3 Spiritual Methods for Pastors to Handle Negative People

Uncategorized Aug 13, 2019

Everybody has to deal with some negative voices along life’s journey.

As a pastor, the biggest thing is to make sure you’re not a negative voice in someone else’s life. Of course, there are times when a negative truth must be spoken. But if you are constantly finding it necessary to speak negatively and share criticism, well, check your heart, preacher.

How should a pastor handle the negative voices that are louder and demand more attention than all the rest? I’ll share three ways, but first, let me share this next statement with you that I believe was Holy Spirit revealed. One recent morning, it rose up in my soul with great clarity.

I will not allow negative people to drive my daily decision making or create the agenda by which I lead God’s Church.

That sentence is now posted in my office. It actually fueled the thoughts that led to this article.

Dealing with negative people requires intentionality. Without a plan, drifting is not what happens. You will either learn how to work against negativity, or you will get sucked into the pessimistic self-righteous force that swallows positive momentum.

Pastor, here are three spiritual and scriptural ways to deal with the negative people in your life.

1) Love the person behind the criticism. There’s a soul behind that voice, which God loves. Only God perfectly knows and understands their motives. And He loves them regardless of their motives. So can you.

Children of God are called to love like our Father. So here’s where that whole “love your neighbor as yourself” stuff has to be worked out. Love them with a no-matter-what kind of love. See Matthew 22:37-40 and Luke 6:32-36.

2) Gently counsel the person to see the bigger picture. It’s easy to criticize a small detail when you don’t realize how it fits into the bigger picture. I’ve been guilty of that error in judgment before. Have you? Sometimes you can’t see the forest because you’ve got your nose stuck in somebody else’s tree.

Most people have not been taught to view life with big-picture thinking. It’s as though there’s a beautiful sunset and they’re looking toward the west-facing window. But all they want to talk about are the smudges and streaks on the window. They need you to inspire courage in them to figuratively back up and see the grand scale of God’s beautiful plan.

3) Pray for and with the negative person. The continuously critical person most likely has unresolved issues in their life, which still cause them pain. Until wounded people experience a measure of healing, they are hurt people who hurt people. For that reason alone, they are deserving of your pity. But this pity must look like compassion and quickly move into merciful prayer. They need prayer for healing.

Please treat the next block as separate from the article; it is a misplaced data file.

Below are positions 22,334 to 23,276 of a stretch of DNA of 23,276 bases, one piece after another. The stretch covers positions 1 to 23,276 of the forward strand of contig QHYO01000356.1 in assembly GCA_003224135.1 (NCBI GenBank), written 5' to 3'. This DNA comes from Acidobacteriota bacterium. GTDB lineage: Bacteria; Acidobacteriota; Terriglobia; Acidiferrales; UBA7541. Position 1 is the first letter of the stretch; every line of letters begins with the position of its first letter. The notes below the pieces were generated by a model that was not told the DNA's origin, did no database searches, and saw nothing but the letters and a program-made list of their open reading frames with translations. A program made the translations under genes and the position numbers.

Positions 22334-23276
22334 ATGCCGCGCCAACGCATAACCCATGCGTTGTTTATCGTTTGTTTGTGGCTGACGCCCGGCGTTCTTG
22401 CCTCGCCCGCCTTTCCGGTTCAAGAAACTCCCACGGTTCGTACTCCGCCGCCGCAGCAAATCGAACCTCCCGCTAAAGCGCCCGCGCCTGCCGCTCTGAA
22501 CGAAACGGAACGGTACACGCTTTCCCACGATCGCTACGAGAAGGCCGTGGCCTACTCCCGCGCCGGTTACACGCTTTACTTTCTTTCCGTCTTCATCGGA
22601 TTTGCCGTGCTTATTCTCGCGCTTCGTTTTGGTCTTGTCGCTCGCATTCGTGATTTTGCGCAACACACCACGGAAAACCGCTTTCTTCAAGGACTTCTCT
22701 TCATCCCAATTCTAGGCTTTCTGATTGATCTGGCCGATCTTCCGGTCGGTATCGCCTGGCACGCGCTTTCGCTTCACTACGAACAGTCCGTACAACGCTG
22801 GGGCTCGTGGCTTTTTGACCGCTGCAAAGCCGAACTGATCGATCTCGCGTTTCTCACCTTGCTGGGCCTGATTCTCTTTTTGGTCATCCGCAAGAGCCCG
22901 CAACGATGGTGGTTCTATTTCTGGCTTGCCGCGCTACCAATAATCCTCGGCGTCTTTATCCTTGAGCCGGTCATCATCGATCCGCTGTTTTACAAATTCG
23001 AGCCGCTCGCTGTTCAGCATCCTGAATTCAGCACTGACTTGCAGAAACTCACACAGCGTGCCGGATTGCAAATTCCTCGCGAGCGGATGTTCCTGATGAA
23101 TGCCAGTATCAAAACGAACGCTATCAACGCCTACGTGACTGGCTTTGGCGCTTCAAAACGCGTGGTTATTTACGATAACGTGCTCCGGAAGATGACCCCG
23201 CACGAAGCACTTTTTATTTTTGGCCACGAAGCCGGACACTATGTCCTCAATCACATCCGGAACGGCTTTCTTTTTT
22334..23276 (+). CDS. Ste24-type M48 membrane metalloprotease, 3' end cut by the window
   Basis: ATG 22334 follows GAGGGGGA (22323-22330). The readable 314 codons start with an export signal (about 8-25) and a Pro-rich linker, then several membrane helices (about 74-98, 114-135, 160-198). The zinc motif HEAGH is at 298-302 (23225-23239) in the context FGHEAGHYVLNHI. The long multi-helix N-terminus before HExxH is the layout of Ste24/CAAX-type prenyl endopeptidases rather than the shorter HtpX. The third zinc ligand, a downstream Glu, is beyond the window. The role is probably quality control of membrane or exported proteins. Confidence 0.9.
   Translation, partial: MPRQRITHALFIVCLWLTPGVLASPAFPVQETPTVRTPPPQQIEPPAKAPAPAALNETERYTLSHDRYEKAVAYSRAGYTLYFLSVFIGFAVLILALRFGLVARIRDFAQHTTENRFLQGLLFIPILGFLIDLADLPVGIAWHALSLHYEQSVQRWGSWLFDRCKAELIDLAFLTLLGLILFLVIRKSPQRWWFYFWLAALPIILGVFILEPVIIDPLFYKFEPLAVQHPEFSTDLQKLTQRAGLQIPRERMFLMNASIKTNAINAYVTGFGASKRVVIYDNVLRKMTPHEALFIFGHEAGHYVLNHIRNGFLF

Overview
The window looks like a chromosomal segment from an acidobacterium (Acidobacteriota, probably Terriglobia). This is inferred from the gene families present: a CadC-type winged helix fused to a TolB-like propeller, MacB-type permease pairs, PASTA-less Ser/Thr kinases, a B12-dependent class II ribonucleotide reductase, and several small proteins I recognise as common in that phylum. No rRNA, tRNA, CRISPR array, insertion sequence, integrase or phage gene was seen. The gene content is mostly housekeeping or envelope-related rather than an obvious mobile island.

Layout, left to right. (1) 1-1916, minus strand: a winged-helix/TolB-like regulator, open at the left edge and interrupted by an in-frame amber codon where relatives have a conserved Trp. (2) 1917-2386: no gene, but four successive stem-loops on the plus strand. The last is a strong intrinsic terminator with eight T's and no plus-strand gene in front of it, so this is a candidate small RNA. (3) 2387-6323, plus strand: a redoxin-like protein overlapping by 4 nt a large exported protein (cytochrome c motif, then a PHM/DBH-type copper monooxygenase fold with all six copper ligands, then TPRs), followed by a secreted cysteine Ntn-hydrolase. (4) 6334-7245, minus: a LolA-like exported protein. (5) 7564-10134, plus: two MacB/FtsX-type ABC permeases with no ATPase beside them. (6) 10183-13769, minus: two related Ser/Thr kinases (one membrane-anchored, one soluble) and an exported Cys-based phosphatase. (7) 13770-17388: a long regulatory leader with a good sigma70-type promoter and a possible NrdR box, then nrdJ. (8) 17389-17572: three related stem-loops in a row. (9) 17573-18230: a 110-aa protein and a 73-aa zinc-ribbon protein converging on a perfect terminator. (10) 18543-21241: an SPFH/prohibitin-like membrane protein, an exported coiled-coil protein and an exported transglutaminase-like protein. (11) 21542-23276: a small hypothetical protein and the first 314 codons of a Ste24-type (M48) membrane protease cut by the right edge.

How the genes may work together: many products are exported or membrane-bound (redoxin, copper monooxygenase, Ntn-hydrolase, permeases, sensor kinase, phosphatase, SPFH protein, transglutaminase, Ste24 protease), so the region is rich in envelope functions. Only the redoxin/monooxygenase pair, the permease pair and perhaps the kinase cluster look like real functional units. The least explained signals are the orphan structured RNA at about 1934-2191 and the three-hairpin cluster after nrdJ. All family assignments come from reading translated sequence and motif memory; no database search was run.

Don’t forget to pray against the negative influences in that person’s life. Many times there are unseen spiritual forces at work. This warfare is real, and many victims don’t realize they are under attack from the spiritual forces of evil. Instead of fighting their own battles through prayer, they are mindlessly wielding wickedness. Exercise authority in the name of Jesus and rebuke the devil and his powers of darkness.

Dealing with negative people is not easy. Interpersonal relationships can be difficult, even for the most seasoned of God’s appointed and anointed pastors.

Whatever you do, don’t feed the drama that negativity wants to create. If you give the negativity too much attention through agreement and useless pity, you are an accessory to the crime of aiding a drama monster. Don’t feed the monsters!

Now repeat this with me: I will not allow negative people to drive my daily decision making or create the agenda by which I lead God’s Church.

3 Spiritual Methods for Pastors to Handle Negative People was written by William Strickland. He serves as Lead Pastor of Harvest Christian Center in the small town on Cantonment, Florida. He is also the Founder and Content Manager of “a different perspective.” William’s over twenty-five years of varied ministry experience include a seven-year tour of duty as a denominational executive, twelve years as a bi-vocational pastor, and a short stint as a radio evangelist.


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